Thursday, 22 March 2012

Havin Words

Springtime sun has shone warmly today and temperatures have soared to unusual heights, for March.
In the evening, two lads turn the corner into our street and only take a couple of steps before stopping to engage in a hearty argument, shouting and pushing at each other. Gerry is more vigorous than Mick and rails at his pal, who drops his head and starts to walk on.
As they near the end of the street where it meets Govan Road, they stop again and Mick droops down on to the ground and slumps into the corner by the railings at the close mouth.
Gerry bends down and pokes his finger into Mick's face.
"It's back therr, it's back therr," he is roaring aggresively, "Jist get back therr n get it, go oan, goan gerrit."
"Naw, Ah canny," says Mick, curling up into himself and shaking his head, " Ah'm no gaun back." He mumbles a lot.
The pair are 30 somethings, thin, thin, thin with big jumpers hanging baggily around their skinny bodies.
Gerry starts the shouting again, just the same stuff, "Ye've goat tae go back, c'mon, go back n gerrit. It's oan the table in there, in the living room."
A little gaggle of children come dancing by and stop in front of the men; a few five or six year old boys, a couple of older boys, all led by a nine year old smarty pants girl.
She squawks to the street, "They're junkies, ha ha, they're looking fur their hash, look at them, they're junkies." And she continues, even addressing the men directly, "Yous are junkies. Wherr's yer hash? Haha!"
The wee gang of boys are laughing too and jeering at the men.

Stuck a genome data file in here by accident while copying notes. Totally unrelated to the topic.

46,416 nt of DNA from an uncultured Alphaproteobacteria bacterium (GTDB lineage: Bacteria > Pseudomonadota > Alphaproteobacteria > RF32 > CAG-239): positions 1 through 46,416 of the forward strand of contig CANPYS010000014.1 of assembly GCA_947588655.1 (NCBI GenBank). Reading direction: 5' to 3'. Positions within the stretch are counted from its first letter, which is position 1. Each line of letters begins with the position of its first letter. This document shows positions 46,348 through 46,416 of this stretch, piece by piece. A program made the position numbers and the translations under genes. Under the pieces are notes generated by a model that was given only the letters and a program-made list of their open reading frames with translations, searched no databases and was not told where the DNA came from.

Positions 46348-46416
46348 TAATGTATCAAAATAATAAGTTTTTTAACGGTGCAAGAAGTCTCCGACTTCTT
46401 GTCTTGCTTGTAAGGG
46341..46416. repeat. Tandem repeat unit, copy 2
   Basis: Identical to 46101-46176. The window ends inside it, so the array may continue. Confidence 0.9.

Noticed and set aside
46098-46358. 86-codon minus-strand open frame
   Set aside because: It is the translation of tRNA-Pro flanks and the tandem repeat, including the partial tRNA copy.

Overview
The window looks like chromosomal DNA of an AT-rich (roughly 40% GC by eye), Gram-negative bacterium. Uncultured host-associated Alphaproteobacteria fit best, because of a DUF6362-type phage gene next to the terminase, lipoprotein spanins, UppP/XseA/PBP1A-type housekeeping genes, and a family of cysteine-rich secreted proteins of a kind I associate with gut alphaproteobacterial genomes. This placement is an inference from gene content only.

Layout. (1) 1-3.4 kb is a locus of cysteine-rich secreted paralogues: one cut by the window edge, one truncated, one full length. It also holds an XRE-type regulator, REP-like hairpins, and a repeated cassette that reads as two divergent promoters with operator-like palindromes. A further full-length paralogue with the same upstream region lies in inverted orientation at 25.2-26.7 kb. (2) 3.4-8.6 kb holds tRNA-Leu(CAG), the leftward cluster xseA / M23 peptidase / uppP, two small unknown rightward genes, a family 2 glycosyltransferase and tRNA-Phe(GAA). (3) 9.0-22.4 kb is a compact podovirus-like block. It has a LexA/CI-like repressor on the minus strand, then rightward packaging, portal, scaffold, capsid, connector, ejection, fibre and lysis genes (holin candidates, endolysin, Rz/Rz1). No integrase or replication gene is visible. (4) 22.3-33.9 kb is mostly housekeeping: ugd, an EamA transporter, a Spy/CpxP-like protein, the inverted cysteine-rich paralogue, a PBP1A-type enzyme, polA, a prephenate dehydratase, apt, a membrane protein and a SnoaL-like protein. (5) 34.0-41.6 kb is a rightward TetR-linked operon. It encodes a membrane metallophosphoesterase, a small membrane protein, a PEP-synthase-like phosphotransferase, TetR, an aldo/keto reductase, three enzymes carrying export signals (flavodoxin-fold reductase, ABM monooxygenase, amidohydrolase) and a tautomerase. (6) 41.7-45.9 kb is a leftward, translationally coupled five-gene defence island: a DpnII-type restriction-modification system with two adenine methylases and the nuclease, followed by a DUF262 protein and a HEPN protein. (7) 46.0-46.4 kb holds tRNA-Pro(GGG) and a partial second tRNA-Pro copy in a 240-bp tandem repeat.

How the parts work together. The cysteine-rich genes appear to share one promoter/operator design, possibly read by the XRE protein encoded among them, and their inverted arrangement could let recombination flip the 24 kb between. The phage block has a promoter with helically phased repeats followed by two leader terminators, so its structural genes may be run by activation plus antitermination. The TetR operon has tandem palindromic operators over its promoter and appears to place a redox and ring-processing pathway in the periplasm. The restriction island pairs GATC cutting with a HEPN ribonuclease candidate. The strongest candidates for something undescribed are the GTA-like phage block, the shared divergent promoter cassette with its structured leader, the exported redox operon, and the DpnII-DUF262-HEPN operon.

Mick in the corner is still sitting with his head drooping on his chest. Gerry turns on the marauding mob of children, "Haw, see you," he points to a boy, "Ah know your faimly, Ah know your faimly, Ah'll be huvin wurds wi your faimly."
"Naw ye don't," the boy retorts.
Gerry draws up, "Aye, Darren McC. right. Your cousin. Ah dae know'm, n ah'll be huvin words."
But the boy is unperturbed and faces up to him, "Ah'm no related tae him."
"Aye, ye ur n Ah'll be huvin words," and so it goes on and on, back and forth.
The girl hails a wee blondie boy cycling past on a bike.
"Heh, they're two junkies looking fur their hash."
He stops, turns his bike around and comes back to listen while she recounts the tale of how these two men have been fighting and how they've lost their hash and how it's dead funny.
And all the while, Gerry and Mick stand on the pavement and sit in the corner and listen helplessly.

1 comment:

Anonymous said...

I know it hardly needs said....but my god, what a different scenario from when I was a wean on those streets.
Weans wiser than the adults. What a damn shame.